Breaking Free from Virt Mangement


#1

One of the next steps for ManageIQ is to begin understanding how to manage non-virt providers types. Virt Providers in this context really refers to Private Infrastructure, Public Cloud, and Private Cloud providers.

Two examples of non-virt provider types would be:

  • Containers
  • Storage

Of course, there may be virt elements to these other provider types. But, the goal is to understand these providers free from the context of virtualization. ManageIQ needs to understand what’s interesting to the user about these provider types and how to surface that information most effectively to the user.

###Containers

An example of a Container provider is Docker. It could also be that Openshift is a container provider. Or, it may be that we treat Openshift as an example of PaaS, and let it be altogether different. The problem at this point is in understanding what’s interesting to report about either concept.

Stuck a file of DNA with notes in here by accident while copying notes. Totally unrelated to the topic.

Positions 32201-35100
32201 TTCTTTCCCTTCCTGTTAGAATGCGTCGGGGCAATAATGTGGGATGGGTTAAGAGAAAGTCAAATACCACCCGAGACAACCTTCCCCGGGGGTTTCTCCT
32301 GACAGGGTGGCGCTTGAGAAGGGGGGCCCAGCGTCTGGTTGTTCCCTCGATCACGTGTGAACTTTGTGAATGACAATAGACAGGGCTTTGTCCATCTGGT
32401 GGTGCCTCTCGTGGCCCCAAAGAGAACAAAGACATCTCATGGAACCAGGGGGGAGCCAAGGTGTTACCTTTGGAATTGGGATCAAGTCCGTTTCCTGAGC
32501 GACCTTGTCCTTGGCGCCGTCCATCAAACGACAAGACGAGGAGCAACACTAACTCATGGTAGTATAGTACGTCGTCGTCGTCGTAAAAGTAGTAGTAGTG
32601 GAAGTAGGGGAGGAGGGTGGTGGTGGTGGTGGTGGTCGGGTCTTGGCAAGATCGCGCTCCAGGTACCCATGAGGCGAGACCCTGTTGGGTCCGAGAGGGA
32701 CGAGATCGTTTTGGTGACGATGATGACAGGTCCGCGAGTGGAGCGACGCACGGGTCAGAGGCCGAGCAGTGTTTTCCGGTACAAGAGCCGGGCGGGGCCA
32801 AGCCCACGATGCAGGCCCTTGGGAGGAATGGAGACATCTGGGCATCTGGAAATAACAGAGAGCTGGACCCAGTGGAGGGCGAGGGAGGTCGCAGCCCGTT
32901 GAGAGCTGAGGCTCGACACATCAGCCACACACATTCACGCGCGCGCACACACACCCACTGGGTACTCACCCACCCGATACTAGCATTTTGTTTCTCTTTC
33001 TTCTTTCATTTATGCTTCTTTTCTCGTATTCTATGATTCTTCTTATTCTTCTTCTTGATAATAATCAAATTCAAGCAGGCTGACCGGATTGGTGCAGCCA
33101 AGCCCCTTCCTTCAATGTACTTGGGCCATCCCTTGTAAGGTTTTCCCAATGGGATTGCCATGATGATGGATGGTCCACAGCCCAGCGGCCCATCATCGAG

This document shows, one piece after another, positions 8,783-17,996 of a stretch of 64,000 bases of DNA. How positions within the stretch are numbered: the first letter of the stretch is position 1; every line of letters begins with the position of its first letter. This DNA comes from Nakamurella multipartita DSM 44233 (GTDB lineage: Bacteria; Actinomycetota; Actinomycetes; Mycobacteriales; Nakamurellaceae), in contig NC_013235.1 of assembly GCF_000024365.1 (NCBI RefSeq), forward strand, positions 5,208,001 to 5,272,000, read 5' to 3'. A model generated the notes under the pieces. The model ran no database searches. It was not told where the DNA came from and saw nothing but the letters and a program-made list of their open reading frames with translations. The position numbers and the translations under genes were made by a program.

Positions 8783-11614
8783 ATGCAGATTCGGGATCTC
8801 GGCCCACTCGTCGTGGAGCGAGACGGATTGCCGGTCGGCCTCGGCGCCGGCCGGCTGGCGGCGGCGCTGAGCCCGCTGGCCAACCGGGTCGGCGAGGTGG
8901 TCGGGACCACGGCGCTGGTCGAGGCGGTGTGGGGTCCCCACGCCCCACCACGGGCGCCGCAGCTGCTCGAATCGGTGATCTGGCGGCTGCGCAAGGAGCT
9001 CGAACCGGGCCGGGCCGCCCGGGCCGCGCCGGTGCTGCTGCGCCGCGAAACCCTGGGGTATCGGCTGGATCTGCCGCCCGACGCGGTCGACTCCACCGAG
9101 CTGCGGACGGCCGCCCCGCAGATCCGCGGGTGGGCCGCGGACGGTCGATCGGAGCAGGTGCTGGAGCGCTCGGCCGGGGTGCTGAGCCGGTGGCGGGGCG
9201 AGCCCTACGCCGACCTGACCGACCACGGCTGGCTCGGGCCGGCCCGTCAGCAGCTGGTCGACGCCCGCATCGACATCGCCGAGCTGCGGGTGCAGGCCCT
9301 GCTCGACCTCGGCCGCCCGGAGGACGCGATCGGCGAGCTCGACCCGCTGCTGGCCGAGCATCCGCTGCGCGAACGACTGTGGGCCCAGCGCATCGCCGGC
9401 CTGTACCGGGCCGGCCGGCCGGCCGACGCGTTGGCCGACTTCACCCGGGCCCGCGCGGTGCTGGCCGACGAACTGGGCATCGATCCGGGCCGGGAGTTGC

###Storage

Ceph, Gluster, NetApp…just a few examples. Do we also want to start considering Amazon S3 as a separate storage provider? What about Dropbox?

If we only consider storage as how it’s used in context of virtualization (image management, external storage for VMs), then this constrains the scope considerably. But, I’m not altogether certain that’s a good thing.


#2

I would also add network to complete the IaaS triptych : Compute, Network, Storage.


#3

I agree with Fabien. Has thought been given to the best way to integrate network orchestration (code directly to underlying fabric (OpenFlow, Open vSwitch), SDN controller North-bound APIs (OpenContrail, OpenDaylight, NSX, Programmable Flow, ACI) or integrate with network management tools (CloudBand, APIC, Cyan, Tail-f)? Or a mix of all?

Thanks,
Dave.


Generic objects in AE Model
#4

@fdupont, Good addition!

@dneary, I think the approach would likely be to integrate with the management tools. But, honestly, probably a mix of both. I would see the integration with orchestration maybe happening on-site instead of directly in the product. Possibly? Just a hunch right now, though.